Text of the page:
Like that. Sort of. But weirder, with no zombies and with more fun bits. And without characters just glowering at one another simmering like a pan of rice on the stove that someone has forgotten.

The Change itself is a moment in the early hours of a winter morning when creatures appeared above the world. Strange, Lovecraftian things. Creatures so unimaginable that looking at them was enough to kill you. It took six minutes to break the world. When they left, the world’s rules had changed. Reality has taken a beating and our cities and towns can now harbour the most impossible, terrifying and beautiful things.

It’s heavily inspired by the idea of psychogeography – a word my auto-correct refuses to acknowledge, such a joy when even my software becomes a critic. I love the notion that not only can we colour our environment but that it can colour us. Do buildings and streets hold on to the things that happened there? Do cities dream of their history? Do cities go mad?

Possibly not. But they do when I’m writing them. So my characters have to face a world where nightmare logic has taken the place of rational science. A creature made from a grotesque stew of machinery and flesh stalks the motorway surrounding London; New York’s Coney Island is alive with the dreams of the amusement parks that used to stand there; Paris is patrolled by The Impressionists, creatures made of paint. These are stories full of mad ideas sprayed all over the world in which we live.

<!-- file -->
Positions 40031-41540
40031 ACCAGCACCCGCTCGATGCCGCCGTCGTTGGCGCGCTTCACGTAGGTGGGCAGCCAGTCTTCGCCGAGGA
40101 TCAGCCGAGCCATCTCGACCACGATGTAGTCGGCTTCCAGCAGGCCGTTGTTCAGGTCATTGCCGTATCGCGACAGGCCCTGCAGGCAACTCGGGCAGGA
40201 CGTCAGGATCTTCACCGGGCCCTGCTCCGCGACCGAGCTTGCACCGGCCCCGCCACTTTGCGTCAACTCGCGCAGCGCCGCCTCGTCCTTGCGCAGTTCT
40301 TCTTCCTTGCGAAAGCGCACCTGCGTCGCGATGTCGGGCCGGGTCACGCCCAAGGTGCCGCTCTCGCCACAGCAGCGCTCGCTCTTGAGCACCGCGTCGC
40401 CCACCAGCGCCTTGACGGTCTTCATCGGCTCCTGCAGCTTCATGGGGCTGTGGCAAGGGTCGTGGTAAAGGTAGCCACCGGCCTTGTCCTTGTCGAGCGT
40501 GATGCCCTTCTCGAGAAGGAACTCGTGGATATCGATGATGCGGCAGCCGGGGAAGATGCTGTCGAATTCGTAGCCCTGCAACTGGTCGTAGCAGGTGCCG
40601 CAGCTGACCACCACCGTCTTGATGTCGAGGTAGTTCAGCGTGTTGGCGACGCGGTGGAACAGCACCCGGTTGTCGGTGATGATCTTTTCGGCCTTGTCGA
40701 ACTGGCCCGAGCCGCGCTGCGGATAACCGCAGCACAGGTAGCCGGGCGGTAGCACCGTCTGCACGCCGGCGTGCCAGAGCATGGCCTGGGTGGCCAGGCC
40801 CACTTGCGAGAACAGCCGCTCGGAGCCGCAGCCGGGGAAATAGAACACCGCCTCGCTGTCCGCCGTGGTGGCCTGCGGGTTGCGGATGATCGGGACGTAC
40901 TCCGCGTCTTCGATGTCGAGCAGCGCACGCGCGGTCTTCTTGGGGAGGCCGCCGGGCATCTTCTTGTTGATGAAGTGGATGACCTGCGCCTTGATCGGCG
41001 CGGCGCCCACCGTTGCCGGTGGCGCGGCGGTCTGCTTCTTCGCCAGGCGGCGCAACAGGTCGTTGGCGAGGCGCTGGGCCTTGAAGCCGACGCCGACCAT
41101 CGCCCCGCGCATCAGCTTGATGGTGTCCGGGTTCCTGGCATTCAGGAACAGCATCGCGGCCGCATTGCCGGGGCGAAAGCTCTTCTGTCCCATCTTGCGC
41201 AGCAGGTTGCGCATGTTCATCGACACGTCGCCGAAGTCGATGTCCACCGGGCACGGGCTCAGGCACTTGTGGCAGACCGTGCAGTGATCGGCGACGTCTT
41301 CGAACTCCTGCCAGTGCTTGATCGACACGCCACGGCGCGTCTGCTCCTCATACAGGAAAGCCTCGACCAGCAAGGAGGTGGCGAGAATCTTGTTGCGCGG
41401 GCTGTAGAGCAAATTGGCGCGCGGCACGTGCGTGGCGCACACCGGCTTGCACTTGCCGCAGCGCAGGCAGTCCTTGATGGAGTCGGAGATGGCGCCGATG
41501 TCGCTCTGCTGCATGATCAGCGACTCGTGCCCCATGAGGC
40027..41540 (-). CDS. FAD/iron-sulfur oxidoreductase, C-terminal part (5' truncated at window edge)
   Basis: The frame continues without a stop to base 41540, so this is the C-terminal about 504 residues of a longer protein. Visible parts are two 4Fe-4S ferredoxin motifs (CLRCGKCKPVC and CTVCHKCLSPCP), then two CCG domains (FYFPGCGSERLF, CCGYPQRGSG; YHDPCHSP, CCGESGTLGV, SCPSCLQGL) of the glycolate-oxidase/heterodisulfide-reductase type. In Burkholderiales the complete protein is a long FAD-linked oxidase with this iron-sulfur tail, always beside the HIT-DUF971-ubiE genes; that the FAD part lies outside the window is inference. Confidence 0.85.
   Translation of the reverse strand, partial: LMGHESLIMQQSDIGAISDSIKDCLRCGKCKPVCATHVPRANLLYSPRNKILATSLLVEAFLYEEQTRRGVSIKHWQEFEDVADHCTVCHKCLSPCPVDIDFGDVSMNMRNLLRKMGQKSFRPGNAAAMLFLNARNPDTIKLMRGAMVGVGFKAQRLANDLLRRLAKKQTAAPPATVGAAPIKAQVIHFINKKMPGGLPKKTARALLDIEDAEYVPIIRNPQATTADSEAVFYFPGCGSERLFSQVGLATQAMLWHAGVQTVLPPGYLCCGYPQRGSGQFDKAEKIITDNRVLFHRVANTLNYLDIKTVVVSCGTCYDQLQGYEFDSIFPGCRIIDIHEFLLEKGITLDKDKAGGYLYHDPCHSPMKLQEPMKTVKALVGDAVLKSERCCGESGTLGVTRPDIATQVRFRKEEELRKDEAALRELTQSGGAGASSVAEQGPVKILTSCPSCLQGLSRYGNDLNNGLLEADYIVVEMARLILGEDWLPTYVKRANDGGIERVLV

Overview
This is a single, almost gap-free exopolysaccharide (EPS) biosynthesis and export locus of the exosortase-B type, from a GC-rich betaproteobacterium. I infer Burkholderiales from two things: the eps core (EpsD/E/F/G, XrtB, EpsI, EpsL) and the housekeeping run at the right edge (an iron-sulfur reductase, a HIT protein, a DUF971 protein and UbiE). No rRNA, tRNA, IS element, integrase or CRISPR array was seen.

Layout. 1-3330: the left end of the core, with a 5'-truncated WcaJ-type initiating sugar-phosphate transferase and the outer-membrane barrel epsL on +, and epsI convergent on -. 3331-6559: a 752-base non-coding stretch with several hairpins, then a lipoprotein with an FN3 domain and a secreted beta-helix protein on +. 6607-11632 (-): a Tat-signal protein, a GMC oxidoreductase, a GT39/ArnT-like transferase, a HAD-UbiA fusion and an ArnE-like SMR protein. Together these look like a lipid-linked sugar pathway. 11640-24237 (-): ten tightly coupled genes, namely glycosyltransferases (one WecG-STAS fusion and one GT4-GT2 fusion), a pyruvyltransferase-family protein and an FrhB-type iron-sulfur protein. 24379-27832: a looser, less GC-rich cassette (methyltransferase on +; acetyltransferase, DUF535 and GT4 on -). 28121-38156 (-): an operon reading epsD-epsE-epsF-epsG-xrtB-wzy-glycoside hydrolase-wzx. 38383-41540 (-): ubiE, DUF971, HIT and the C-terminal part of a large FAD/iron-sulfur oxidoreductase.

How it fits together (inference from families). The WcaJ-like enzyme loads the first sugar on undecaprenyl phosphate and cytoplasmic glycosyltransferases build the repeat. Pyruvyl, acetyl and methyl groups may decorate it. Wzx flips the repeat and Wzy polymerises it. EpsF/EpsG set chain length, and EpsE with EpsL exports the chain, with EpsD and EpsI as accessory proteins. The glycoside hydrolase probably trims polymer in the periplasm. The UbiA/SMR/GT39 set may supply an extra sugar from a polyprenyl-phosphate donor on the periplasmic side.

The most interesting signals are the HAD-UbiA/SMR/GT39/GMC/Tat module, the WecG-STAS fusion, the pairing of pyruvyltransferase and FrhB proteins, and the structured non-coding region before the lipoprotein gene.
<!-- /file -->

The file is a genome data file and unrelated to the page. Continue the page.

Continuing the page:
The first three books are set in London, New York and Paris, the second three continue the adventures in London and New York (both ongoing narratives) and add a look at Tokyo.

Should the series continue beyond these first six books – which is entirely down to how many people jump onboard this strange idea of mine – I’ll continue the stories of my characters in London and New York and keep adding one-off books that look at other locations.

DJ: Could you briefly tell us a little about your main characters? Do they have any cool quirks or habits, or any reason why readers with sympathize with them? 

Guy: Without wanting to sound awkward, I’m not a big believer in ‘cool quirks or habits’. I just write people and trust that, as we go, they’ll tell me who they are in their own good time. That said, the cast of the New York books in particular are rather strange so maybe I’m not as immune to the quirk as I like to pretend.